Scientists from Nanyang Technological University, Singapore (NTU Singapore) have developed a low-cost device that can harness energy from wind as gentle as a light breeze and store it as electricity.
This newly-developed device can produce a voltage of three volts and generate electricity of up to 290 microwatts when exposed to winds with a velocity as low as two meters per second (m/s). This is enough to power a commercial sensor device and for it to also send the data to a mobile phone or a computer.
Called a wind harvester, the light and durable device also diverts any electricity that is not in use to a battery, where it can be stored to power devices in the absence of wind. Measuring 15cm by 20cm, the NTU team said the device can easily be mounted on the sides of buildings and would be ideal for urban environments, such as Singaporean suburbs, where average wind speeds are less than 2.5 m/s, outside of thunderstorms.
The wind harvester’s body is made of fiber epoxy, a highly durable polymer, with the main attachment that interacts with the wind and is made of inexpensive materials, such as copper, aluminum foil, and polytetrafluoroethylene, a durable polymer that is also known as Teflon. When the harvester is exposed to wind flow, it begins to vibrate, causing its plate to approach and depart from the stopper. This causes charges to be formed on the film, and an electrical current is formed as they flow from the aluminum foil to the copper film.
In laboratory tests, the NTU-developed wind harvester could power 40 LEDs consistently at a wind speed of 4 m/s. It could also trigger a sensor device and power it sufficiently to send the room temperature information to a mobile phone wirelessly.
The researchers claim their invention has the e potential to replace batteries in powering light-emitting diode (LED) lights and structural health monitoring sensors. These are used to monitor their structural health, alerting engineers to issues such as instabilities or physical damage to metropolitan constructions like skyscrapers and bridges.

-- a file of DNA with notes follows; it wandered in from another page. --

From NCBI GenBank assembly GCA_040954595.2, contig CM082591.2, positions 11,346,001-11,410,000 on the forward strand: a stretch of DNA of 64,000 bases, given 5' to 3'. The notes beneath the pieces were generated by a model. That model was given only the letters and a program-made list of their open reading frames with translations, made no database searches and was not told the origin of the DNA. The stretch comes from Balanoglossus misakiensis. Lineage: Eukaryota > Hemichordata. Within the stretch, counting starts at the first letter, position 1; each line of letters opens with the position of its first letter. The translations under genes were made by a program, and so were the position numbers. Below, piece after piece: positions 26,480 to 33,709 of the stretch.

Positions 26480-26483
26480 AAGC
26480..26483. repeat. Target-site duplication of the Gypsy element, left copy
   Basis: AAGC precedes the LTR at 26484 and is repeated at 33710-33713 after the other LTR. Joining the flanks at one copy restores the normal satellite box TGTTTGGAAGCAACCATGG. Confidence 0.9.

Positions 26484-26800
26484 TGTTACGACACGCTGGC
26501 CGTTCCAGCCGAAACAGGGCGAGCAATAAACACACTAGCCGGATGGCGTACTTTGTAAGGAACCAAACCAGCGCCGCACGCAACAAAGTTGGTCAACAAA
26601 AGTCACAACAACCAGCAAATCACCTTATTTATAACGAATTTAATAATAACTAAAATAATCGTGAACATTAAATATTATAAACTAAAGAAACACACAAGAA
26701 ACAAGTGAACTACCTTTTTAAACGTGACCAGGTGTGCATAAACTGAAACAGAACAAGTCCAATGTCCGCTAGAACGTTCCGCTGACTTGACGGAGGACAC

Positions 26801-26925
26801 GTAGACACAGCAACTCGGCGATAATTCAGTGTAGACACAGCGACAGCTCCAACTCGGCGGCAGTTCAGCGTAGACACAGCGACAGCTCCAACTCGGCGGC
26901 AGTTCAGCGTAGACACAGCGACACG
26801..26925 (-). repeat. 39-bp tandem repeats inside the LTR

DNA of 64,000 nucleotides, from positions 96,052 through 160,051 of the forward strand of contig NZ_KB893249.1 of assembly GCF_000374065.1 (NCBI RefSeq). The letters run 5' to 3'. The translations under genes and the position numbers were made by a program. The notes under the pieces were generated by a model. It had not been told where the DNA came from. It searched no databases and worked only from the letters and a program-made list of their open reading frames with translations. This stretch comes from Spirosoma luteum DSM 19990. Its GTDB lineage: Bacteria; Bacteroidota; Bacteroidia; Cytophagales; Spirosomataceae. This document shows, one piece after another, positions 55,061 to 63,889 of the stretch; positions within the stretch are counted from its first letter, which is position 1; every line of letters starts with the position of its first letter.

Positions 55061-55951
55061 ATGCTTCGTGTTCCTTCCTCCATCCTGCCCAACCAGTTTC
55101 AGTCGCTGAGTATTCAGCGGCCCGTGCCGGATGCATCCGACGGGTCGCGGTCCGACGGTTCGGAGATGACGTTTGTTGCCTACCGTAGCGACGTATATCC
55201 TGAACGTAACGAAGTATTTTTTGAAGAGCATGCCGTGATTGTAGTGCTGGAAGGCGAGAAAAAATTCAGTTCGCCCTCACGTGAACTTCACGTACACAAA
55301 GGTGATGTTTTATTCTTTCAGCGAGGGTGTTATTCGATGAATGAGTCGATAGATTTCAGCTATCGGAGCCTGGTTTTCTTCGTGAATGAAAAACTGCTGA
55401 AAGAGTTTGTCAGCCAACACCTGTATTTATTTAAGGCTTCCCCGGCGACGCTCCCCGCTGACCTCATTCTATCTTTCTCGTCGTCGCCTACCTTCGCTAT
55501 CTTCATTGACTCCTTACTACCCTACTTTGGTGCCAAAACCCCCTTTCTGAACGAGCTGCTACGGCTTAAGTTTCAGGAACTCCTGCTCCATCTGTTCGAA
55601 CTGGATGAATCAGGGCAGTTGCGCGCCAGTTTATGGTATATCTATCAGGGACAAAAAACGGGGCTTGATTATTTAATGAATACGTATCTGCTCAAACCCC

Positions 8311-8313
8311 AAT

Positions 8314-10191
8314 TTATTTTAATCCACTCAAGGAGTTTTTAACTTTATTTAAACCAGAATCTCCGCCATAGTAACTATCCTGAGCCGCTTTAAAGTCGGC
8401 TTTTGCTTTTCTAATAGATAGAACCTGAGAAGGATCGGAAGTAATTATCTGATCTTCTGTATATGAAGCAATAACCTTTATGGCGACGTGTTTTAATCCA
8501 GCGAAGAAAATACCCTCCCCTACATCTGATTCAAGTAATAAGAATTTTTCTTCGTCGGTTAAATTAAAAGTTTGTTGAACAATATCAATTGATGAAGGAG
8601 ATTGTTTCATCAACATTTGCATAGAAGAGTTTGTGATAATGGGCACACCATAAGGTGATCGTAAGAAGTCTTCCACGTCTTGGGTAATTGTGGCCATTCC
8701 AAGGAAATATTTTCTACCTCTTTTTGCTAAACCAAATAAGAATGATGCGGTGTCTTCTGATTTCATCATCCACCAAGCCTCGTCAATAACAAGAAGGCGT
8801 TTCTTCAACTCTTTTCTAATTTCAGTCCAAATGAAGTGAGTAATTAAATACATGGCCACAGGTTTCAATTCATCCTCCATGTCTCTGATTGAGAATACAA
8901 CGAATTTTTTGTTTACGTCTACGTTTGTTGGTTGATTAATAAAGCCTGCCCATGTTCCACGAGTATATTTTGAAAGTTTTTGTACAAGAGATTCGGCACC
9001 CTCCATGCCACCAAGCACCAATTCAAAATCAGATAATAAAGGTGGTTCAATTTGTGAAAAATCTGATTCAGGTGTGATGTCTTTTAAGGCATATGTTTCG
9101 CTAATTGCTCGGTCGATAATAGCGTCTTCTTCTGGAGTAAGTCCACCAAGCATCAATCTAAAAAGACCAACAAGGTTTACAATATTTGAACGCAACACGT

“As a renewable and clean energy source, wind power generation has attracted extensive research attention,” said Professor Yang Yaowen, who led the project. “Our research aims to tackle the lack of a small-scale energy harvester for more targeted functions, such as to power smaller sensors and electronic devices. The device we developed also serves as a potential alternative to smaller lithium-ion batteries, as our wind harvester is self-sufficient and would only require occasional maintenance, and does not use heavy metals, which, if not disposed of properly, could cause environmental problems.”
The NTU team is now working on improving the energy storage functions of their device, as well as experimenting with different materials to improve its output power.
- Chaoyang Zhao, Guobiao Hu, Yaowen Yang. A cantilever-type vibro-impact triboelectric energy harvester for wind energy harvesting. Mechanical Systems and Signal Processing, 2022; 177: 109185. DOI: 10.1016/j.ymssp.2022.109185